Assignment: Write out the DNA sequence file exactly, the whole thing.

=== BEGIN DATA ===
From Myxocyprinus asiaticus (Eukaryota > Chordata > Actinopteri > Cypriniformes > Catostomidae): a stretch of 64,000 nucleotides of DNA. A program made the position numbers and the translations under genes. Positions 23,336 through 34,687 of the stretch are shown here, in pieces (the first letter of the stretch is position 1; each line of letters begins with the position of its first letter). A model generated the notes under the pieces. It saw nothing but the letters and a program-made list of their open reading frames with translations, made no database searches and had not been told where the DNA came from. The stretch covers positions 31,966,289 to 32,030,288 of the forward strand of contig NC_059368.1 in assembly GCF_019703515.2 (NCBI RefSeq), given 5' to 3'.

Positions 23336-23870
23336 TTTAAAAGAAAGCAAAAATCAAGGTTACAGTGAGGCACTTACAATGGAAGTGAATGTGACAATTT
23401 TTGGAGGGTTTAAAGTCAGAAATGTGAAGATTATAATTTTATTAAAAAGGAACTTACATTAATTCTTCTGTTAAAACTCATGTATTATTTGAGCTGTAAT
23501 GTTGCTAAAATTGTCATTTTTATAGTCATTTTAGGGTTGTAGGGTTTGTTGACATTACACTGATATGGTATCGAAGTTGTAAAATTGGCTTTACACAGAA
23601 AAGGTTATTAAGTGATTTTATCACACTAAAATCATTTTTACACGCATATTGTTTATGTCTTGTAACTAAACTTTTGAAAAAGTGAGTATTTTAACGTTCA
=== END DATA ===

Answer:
From Myxocyprinus asiaticus (Eukaryota > Chordata > Actinopteri > Cypriniformes > Catostomidae): a stretch of 64,000 nucleotides of DNA. A program made the position numbers and the translations under genes. Positions 23,336 through 34,687 of the stretch are shown here, in pieces (the first letter of the stretch is position 1; each line of letters begins with the position of its first letter). A model generated the notes under the pieces. It saw nothing but the letters and a program-made list of their open reading frames with translations, made no database searches and had not been told where the DNA came from. The stretch covers positions 31,966,289 to 32,030,288 of the forward strand of contig NC_059368.1 in assembly GCF_019703515.2 (NCBI RefSeq), given 5' to 3'.

Positions 23336-23870
23336 TTTAAAAGAAAGCAAAAATCAAGGTTACAGTGAGGCACTTACAATGGAAGTGAATGTGACAATTT
23401 TTGGAGGGTTTAAAGTCAGAAATGTGAAGATTATAATTTTATTAAAAAGGAACTTACATTAATTCTTCTGTTAAAACTCATGTATTATTTGAGCTGTAAT
23501 GTTGCTAAAATTGTCATTTTTATAGTCATTTTAGGGTTGTAGGGTTTGTTGACATTACACTGATATGGTATCGAAGTTGTAAAATTGGCTTTACACAGAA
23601 AAGGTTATTAAGTGATTTTATCACACTAAAATCATTTTTACACGCATATTGTTTATGTCTTGTAACTAAACTTTTGAAAAAGTGAGTATTTTAACGTTCA